Development of a pipeline for automated, high-throughput analysis of paraspeckle proteins reveals specific roles for importin α proteins

Andrew T. Major, Yoichi Miyamoto, Camden Y. Lo, David A. Jans, Kate L. Loveland

Research output: Contribution to journalArticleResearchpeer-review

7 Citations (Scopus)


We developed a large-scale, unbiased analysis method to measure how functional variations in importin (IMP) α2, IMPα4 and IMPα6 each influence PSPC1 and SFPQ nuclear accumulation and their localization to paraspeckles.This addresses the hypothesis that individual IMP protein activities determine cargo nuclear access to influence cell fate outcomes.We previously demonstrated that modulating IMPα2 levels alters paraspeckle protein 1 (PSPC1) nuclear accumulation and affects its localization into a subnuclear domain that affects RNA metabolism and cell survival, the paraspeckle.An automated, high throughput, image analysis pipeline with customisable outputs was created using Imaris software coupled with Python and R scripts; this allowed non-subjective identification of nuclear foci, nuclei and cells.HeLa cells transfected to express exogenous full-length and transport-deficient IMPs were examined using SFPQ and PSPC1 as paraspeckle markers.Thousands of cells and >100,000 nuclear foci were analysed in samples with modulated IMPα functionality.This analysis scale enabled discrimination of significant differences between samples where paraspeckles inherently display broad biological variability.The relative abundance of paraspeckle cargo protein(s) and individual IMPs each influenced nuclear foci numbers and size.This method provides a generalizable high throughput analysis platform for investigating how regulated nuclear protein transport controls cellular activities.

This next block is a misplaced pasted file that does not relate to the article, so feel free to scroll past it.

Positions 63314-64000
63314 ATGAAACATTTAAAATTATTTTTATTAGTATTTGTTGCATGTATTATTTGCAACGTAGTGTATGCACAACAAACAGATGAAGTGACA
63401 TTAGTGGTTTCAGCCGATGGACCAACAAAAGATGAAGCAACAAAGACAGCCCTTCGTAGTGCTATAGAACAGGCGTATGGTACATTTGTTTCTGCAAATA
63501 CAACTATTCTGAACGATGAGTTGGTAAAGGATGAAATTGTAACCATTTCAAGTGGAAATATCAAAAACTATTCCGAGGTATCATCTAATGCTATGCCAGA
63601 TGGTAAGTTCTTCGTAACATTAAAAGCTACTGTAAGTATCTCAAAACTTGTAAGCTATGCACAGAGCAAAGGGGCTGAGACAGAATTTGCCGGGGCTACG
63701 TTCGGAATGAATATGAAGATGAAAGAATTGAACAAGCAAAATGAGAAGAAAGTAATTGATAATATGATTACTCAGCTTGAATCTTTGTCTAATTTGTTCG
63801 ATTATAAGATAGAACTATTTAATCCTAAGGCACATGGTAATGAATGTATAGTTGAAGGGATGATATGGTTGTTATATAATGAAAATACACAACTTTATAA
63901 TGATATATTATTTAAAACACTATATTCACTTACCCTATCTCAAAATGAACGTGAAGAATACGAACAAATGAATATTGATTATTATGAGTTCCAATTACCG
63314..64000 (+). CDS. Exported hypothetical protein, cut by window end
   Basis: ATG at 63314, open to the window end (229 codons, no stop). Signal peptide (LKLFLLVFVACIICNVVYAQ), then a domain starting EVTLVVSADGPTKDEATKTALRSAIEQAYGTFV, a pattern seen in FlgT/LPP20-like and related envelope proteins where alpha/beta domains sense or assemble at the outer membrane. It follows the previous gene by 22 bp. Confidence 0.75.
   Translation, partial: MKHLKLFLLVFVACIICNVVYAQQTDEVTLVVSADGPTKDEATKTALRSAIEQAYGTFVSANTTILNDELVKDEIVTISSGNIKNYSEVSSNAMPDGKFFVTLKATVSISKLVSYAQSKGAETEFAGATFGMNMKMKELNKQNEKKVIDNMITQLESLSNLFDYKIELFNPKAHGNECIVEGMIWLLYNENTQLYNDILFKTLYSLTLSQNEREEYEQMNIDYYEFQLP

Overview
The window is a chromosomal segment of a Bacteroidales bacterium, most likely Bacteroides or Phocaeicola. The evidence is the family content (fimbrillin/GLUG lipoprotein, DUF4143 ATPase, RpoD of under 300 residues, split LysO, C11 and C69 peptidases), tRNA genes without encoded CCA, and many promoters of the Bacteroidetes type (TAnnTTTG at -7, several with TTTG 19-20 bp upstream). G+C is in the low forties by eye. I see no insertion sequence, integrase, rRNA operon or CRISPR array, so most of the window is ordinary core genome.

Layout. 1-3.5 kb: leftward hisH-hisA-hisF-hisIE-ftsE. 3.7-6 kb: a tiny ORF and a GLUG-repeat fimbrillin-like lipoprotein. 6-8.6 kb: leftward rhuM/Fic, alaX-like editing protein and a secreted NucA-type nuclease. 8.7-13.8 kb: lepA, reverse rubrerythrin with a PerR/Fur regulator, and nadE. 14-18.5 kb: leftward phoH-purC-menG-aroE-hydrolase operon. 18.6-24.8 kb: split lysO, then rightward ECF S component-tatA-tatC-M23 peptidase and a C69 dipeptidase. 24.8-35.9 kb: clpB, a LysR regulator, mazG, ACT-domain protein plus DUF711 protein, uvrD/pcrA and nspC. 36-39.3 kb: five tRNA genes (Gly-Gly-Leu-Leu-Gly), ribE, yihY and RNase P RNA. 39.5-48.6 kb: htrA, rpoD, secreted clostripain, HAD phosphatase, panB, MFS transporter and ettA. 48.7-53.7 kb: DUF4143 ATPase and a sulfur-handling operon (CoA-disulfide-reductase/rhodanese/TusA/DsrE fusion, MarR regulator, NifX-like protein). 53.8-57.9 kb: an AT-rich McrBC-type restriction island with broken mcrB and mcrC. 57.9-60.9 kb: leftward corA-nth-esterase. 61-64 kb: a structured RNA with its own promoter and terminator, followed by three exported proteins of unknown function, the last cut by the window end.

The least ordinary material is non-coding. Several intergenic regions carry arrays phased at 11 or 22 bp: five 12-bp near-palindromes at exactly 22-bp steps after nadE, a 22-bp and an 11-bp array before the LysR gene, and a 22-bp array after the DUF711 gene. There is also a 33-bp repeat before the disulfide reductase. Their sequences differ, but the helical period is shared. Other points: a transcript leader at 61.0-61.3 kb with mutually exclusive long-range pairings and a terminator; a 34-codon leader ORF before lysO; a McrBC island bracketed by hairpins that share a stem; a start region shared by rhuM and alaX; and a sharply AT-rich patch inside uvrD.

Original languageEnglish
Article number43323
Number of pages18
JournalScientific Reports
Publication statusPublished - 27 Feb 2017


  • high-throughput screening
  • nuclear organization
  • nuclear transport

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